Private Medical Insurance: A beginner’s guide for everyone

September 21, 2015

If we lived in a country with no free healthcare, this could be a very different blog post indeed. But, love it or loathe it, the NHS offers comprehensive healthcare to every person who is lawfully entitled to be in the UK. As long as they usually live here, that is. From doctor’s appointments to emergency ambulance runs, it’s all covered. So the main question here then is, if we have the NHS, why would you need Private Medical Insurance at all?

We’re glad you asked. Let’s take a look at what it is, whether you might need it, and whether there are any alternatives.

What is Private Medical Insurance?

It’s a type of insurance that pays your medical bills (depending on your cover and excess) if you are treated privately for medical conditions such as illnesses, diseases or any other acute diagnosis.

Like most other insurance products, you pay a monthly Premium which covers you for a specific amount of time. The cost of the policy would be determined by a multitude of factors – things like the level of care you want and the excess you’re willing to pay before you make a claim. Different providers would offer different policies to suit your needs.

Do you need Private Medical Insurance?

That’s the key question here, and really, the answer is no. Blog over then. BUT WAIT! You see, there are actually a lot of good reasons to have it. The most important are the fact that you’ll get more choice over where and how you are cared for if you do become ill, how quickly you get seen, and you’ll probably have access to better quality facilities. Just think – no more NHS waiting lists…

Of course, all of this comes at a price and there may be some limited to the amount of treatment you can claim. But with so many providers offering different policies with different inclusions and exclusions, it’s worth shopping around to find the right deal for you and your situation.

We could also go down another interesting path here on the ‘do you need it?’ question, which is to do with your likelihood of getting a disease or being hospitalised. For example, if you’re a smoker, health insurance might be a good option as your chance of lung cancer (and indeed most cancers) is significantly higher. If you’re overweight, your chances of a heart attack are statistically higher. However, if you do fall into either of these categories there may be an additional premium, depending on the type of cover you take out.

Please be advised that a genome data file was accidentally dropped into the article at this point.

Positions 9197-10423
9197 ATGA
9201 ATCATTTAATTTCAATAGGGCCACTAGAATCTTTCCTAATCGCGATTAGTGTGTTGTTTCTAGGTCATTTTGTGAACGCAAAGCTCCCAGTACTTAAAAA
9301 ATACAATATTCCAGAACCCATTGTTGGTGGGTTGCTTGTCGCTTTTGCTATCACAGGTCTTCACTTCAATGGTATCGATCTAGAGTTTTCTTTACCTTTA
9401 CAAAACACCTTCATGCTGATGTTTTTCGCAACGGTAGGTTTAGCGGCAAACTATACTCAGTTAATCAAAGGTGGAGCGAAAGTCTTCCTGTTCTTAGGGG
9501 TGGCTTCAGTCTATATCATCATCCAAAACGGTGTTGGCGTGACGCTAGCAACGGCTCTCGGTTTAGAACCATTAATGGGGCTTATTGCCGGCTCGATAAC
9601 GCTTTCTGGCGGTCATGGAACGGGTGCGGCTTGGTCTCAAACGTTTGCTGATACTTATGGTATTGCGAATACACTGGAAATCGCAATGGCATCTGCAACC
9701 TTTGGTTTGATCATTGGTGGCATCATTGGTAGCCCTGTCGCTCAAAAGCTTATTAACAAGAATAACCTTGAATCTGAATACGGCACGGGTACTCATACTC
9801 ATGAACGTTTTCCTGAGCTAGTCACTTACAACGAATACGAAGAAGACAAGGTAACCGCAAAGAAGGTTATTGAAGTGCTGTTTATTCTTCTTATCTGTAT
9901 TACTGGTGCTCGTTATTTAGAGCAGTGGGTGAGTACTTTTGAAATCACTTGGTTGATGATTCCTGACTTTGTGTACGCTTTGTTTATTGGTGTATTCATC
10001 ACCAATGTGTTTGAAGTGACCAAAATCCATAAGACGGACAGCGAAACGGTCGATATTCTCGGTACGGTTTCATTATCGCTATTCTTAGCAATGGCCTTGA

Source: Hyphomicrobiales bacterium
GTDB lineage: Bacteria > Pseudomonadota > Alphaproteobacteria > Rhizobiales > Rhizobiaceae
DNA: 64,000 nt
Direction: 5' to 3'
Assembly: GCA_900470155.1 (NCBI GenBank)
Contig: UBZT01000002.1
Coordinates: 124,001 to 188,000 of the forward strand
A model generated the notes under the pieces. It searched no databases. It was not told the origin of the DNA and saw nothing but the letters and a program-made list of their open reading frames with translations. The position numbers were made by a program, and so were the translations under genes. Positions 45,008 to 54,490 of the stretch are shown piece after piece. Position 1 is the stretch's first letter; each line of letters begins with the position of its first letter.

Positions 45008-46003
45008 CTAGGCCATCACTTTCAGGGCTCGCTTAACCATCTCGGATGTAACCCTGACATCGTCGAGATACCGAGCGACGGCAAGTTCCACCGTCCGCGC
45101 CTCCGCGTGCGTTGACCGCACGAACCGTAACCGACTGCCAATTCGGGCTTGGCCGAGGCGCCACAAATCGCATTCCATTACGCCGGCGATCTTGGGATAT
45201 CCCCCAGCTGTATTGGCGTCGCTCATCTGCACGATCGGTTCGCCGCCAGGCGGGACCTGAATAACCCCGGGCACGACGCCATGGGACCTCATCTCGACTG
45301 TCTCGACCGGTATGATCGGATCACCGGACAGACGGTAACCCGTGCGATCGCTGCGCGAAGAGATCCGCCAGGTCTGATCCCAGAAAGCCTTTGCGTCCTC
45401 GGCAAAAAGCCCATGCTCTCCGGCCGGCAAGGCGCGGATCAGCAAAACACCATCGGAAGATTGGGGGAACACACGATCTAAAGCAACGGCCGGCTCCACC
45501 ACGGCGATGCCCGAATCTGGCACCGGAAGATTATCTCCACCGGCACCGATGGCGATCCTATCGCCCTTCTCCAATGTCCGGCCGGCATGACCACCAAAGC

Non-smoking, fit, healthy-eating, hardly-drinking yoga teacher? Well, perhaps you’ll decide you’re so low risk that you don’t need the extra cover at all.

What are the alternatives to Private Medical Insurance?

Well, the most obvious alternative is to use the NHS. It’s free, it’s wide ranging, and there will be local options available. But, perhaps a more interesting option, which could well give you the cover, speed and quality that you want, is to self-insure.

What does that mean? Well, instead of handing your money over to an insurer each month, you could put it in a savings or investment account specifically to pay for any health issues that may or may not come up. If you don’t get sick in the next ten years, then you’ve got a pot of money which has been compounding nicely. And if you did decide you wanted to pay for some private treatment, the money is there. The downside would be if you needed serious treatment in the first few years of saving and the pot didn’t have enough to cover the treatment. The upside would be having a big pot of money as an incentive to live a healthy lifestyle!

Perhaps a hedge option here would be to take out a policy which has a very high excess as well as creating your own health insurance pot. That way if it’s small, more conventional treatments that you’d like to have privately, your pot should cover it, and if you’re unfortunate enough to get something serious that requires expensive care, the insurance is there too.

The conclusion

For most people, unlike car insurance, which is a legal requirement, and home insurance, which is likely to be demanded by your mortgage provider, Private Medical Insurance is likely to be viewed as a bit of a luxury. But there’s no denying that it offers a greater level of care should you find yourself with serious health problems, and it comes with a huge slice of peace of mind too. Keep in mind that as with all of our blogs on our site, they’re not here to give you tailored advice – just to present some options.

If Private Medical Insurance is something you’re considering, we’re here to find you the best deal. And if the idea of self-insuring appeals, then we’re also here to guide you through your various investment options. Right. We’re off to our yoga class.



This article is for general use only and is not intended to address your particular requirements. It should not be relied upon in its entirety and shall not be deemed to be or constitute advice.

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